(Chicago-based NCS supporter and occasional scribe Leperkahn found himself in Paris just in time to catch part of the first Fall of Summer Open Air festival and provided us this report.)
As previously stated, my arse was lucky enough to be in Paris at the time set for the inaugural Fall of Summer Open Air. This new festival took place in Torcy, which is only a few kilometers outside of Paris, and accessible by a short 15-20 minute train ride from one of the downtown stations. Though I can’t speak from experience, this strikes me as a somewhat unique feature among most European festivals, which often require you to go much further away from such a large metropolitan area as Paris (or London or Berlin, for example). This also made my detour to the festival a plausible idea once I learned that schedules matched up – a 2-3 hour train or drive wouldn’t have been feasible given my schedule with school.
Anyway, enough about my boring details. Long story short, getting from my dorm to the campsite and festival was surprisingly easy, and provided one entirely unexpected surprise.
After I arrived at the Torcy train station, I had to take a bus to get a little closer to the site. Also on the same bus over was none other than Attila Csihar, of legendary black metal band Mayhem. In a moment that should probably have revoked my metal cred eternally, I didn’t recognize him at all, and only learned who he was after someone asked how his band was doing (which I learned was Mayhem) and then again when yet another person positively identified him as Attila. Regardless, he was a pretty nice guy (and a fast walker – I probably made the trek to the other side of the lake twice as fast by trying to keep up with him).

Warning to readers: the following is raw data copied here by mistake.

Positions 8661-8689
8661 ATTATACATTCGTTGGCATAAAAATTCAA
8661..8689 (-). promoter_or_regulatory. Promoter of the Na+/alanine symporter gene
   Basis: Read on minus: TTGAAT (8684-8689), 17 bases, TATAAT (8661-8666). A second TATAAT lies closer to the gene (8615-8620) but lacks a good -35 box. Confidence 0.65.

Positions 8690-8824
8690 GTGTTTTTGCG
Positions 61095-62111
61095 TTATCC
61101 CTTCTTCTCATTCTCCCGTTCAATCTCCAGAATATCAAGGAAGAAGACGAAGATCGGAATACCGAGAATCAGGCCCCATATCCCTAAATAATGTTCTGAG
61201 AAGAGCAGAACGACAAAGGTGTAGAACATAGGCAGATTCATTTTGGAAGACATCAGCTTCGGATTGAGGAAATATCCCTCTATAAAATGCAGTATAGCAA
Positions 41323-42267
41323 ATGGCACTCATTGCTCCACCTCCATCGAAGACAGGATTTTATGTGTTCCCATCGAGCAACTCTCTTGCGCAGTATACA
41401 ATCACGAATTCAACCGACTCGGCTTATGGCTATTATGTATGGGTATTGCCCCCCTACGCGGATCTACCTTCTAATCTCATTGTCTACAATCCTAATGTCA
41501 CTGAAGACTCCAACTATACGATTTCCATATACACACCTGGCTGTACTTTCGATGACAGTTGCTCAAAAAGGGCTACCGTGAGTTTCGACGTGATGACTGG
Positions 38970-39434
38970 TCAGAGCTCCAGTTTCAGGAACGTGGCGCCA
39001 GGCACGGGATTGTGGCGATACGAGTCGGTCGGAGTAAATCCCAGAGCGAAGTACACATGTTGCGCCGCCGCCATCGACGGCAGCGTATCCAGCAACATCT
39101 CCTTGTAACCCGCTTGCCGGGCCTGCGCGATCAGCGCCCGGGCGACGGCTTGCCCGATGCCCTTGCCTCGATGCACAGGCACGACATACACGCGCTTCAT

(In this post our man in the UK, Andy Synn, reviews a live September 4 performance in Islington by the collaboration between Devin Townsend and Ché Aimee Dorval known as Casualties of Cool.)
Last Thursday I was lucky enough to see Casualties of Cool, the world’s finest proponents of Ambient Canadian Space-Country, perform a gorgeous, mesmerising set at The Union Chapel in Islington. And it’s taken me a while (I have been somewhat busy/ill in the intervening time) but I’ve finally got round to penning some thoughts about the experience.
To start with, for those of you who don’t know, the venue itself is pretty magical, a beautifully apportioned and enclosed chapel with rows of pews on ground level before the stage (and pulpit) and several more on balconies up above. The stained glass windows and hanging wrought-iron chandeliers add a touch of weight and worth to the surroundings, while the candles flickering in alcoves in each overhang only enhance the warmth and beauty of the place.
When it came to the show itself… well, there’s a reason this was sold under the title Casualties of Cool, and not under Devin’s own name. Because for once this really wasn’t a Devin Townsend show.
(In this post Andy Synn reviews a live performance from September 3 in Derby, England.)
I kind of knew already this was going to be a good night, even before setting foot out the door. For one thing I have never, ever, seen a bad Unearth show — the Massachusetts maulers always bring it hard and hit that sweet spot between metal and core every time. Plus The Hairy Dog is a great venue, both sound and layout wise (and the fact that I wasn’t driving, so could enjoy a few beers, definitely helped too!).
But what would really make the evening special, and a tad bittersweet, was the fact that this would be potentially my last chance to see Shadows Fall live, as the band have announced they are going on an extended hiatus from touring. And, you see, Shadows Fall have been one of my favourite bands ever since I caught them supporting Kittie in Manchester back in February 2002, long before the release of The Art of Balance brought them to the attention of the metal-loving public at large, so this show really would mark, in many ways, the end of an era for me.